I featured certain places in this film because I don’t know if they’ll always be around and I want my son to hold those places dear and hold those people dear, like my own grandpa. At one point I wrote the film’s narration in a letter to my son, and parts of that stayed. While I was making KING COAL, I was just trying to take the burden off of people who feel overwhelmed by this insurmountable change that’s been going on for decades, that they haven’t looked at in the face because it’s so painful, and to give them the opportunity to grieve.
Gabrielle Wilson and Lanie Marsh in KING COAL. Courtesy of Sundance Institute, photo by Curren Sheldon.
Ultimately, I’m here at Sundance where the majority of people haven’t been to the coalfields, and that’s a spectacular opportunity for me to transport people through these visceral images, sound, breath art, music, choreography… I wasn’t interested in teaching people anything; I just wanted them to see this place maybe in a way they hadn’t before.
S&F: I feel like the film holds that space for both romanticism and reality very tenderly. I’m curious about the production, and the style of KING COAL, which is a both verité and somewhat staged. How did it come together?
EMS: In my previous films the production has been based around following people doing things, and this film was trying to capture the feeling of a place without people. So, it began by documenting coal culture: coal education, coal science fair, coal 5k. Without any context though, you’re just going to gawk, and the subtext was being lost in the verité observation. Then came these invocations of nature and life. Before coal was really king, the writings about Appalachia are about the incredible hot springs and freshwater and unbelievable biodiversity of the mountains. As a child, I never learned that was our story at one time, I always thought it was coal and before that it was timber, because that’s what my family has always done. So that gave me hope to re-orient back to these things that have survived this incredible reign, and which hopefully we can recultivate as part of our identity. Mountain culture learned a lot from indigenous culture there—you learn to live with what you have and it’s not easy life.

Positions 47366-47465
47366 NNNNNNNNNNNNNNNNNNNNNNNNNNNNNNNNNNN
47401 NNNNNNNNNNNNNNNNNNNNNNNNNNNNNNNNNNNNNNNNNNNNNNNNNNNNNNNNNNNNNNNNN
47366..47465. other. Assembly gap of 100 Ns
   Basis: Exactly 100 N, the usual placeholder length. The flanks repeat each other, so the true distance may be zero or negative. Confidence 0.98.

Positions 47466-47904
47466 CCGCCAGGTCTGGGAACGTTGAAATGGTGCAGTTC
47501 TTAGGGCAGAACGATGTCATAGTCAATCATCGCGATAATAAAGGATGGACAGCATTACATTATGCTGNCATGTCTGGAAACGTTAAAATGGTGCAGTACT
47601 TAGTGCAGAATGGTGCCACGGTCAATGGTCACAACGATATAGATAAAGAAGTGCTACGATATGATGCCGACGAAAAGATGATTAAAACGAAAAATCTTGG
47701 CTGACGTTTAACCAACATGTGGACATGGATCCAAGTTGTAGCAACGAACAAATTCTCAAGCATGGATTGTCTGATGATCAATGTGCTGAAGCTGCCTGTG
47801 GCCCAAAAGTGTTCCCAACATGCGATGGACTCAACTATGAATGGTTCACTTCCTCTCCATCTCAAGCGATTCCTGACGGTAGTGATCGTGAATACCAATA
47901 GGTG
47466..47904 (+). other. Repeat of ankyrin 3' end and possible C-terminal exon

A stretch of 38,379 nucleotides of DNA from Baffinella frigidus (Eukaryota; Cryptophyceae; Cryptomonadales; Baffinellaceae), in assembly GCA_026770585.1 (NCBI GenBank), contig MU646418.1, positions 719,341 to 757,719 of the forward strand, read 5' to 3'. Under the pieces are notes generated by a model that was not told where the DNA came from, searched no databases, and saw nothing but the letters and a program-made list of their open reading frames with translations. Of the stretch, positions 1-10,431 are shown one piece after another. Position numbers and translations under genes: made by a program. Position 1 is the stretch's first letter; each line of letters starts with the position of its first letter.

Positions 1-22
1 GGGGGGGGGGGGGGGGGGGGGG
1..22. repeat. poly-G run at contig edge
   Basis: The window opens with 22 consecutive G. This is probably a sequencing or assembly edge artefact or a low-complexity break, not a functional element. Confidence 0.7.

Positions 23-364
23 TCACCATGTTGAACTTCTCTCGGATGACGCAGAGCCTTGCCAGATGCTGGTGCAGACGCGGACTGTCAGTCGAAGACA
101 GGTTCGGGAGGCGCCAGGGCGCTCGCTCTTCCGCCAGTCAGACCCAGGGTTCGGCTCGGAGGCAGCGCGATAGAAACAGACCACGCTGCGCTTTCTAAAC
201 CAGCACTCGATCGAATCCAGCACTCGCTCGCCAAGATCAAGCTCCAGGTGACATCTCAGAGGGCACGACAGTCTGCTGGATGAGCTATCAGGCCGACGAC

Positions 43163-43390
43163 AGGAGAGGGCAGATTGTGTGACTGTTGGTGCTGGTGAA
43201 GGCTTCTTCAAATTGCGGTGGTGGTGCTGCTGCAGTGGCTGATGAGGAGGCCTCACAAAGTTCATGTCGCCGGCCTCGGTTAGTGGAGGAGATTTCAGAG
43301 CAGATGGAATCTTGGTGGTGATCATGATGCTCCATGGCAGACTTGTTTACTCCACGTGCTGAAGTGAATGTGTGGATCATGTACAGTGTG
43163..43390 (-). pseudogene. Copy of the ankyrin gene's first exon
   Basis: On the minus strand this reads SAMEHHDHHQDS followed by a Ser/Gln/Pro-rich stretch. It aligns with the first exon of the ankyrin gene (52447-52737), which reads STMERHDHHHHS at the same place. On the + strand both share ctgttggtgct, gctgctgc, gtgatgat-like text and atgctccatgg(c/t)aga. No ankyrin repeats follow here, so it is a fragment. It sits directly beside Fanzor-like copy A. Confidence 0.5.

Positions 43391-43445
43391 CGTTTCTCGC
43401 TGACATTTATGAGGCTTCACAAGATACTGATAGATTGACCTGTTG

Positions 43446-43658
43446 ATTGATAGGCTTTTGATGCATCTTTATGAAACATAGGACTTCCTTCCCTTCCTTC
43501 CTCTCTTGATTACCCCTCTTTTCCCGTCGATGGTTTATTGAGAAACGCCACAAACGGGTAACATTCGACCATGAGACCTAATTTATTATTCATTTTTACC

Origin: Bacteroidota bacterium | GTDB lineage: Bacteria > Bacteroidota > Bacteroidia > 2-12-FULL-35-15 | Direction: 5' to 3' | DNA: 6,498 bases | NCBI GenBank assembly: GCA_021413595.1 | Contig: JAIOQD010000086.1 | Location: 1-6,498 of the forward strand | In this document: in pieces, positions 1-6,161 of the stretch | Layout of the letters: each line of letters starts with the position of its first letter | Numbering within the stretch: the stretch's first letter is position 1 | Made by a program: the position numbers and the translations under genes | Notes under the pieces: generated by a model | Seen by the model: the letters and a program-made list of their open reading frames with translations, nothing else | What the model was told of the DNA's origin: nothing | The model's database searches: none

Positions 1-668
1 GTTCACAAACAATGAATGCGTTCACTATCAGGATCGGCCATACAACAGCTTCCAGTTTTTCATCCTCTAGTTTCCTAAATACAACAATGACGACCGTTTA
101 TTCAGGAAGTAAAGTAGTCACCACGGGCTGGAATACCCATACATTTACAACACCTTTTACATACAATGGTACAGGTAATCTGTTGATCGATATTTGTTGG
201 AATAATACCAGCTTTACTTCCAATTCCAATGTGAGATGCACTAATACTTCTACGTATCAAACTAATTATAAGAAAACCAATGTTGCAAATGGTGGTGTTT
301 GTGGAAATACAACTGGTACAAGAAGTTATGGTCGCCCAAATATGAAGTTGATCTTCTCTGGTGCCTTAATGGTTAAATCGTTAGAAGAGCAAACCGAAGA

The production then took this swing to making a wish-list of the places I wanted to invite people into in the region. And then, we realized we needed someone to be in these scenes because we wanted the interaction with nature. We went around dance studios in West Virginia looking for two girls to play the friends who would be in both coal world and this post-coal envisioning. Lanie and Gabby are both from coal-mining families. They weren’t given a script; they were just kids in the environment. I tried to take them to places so that when it gets really dark in their life and they want to leave that place, because it will, and I did, they will at least have something to hold onto so they can say, there is this beautiful place. No matter how dark it gets they have these moments to buoy them. Many of the places I took them I didn’t learn about until my 20s. Most of the people in West Virginia don’t go to the State Park.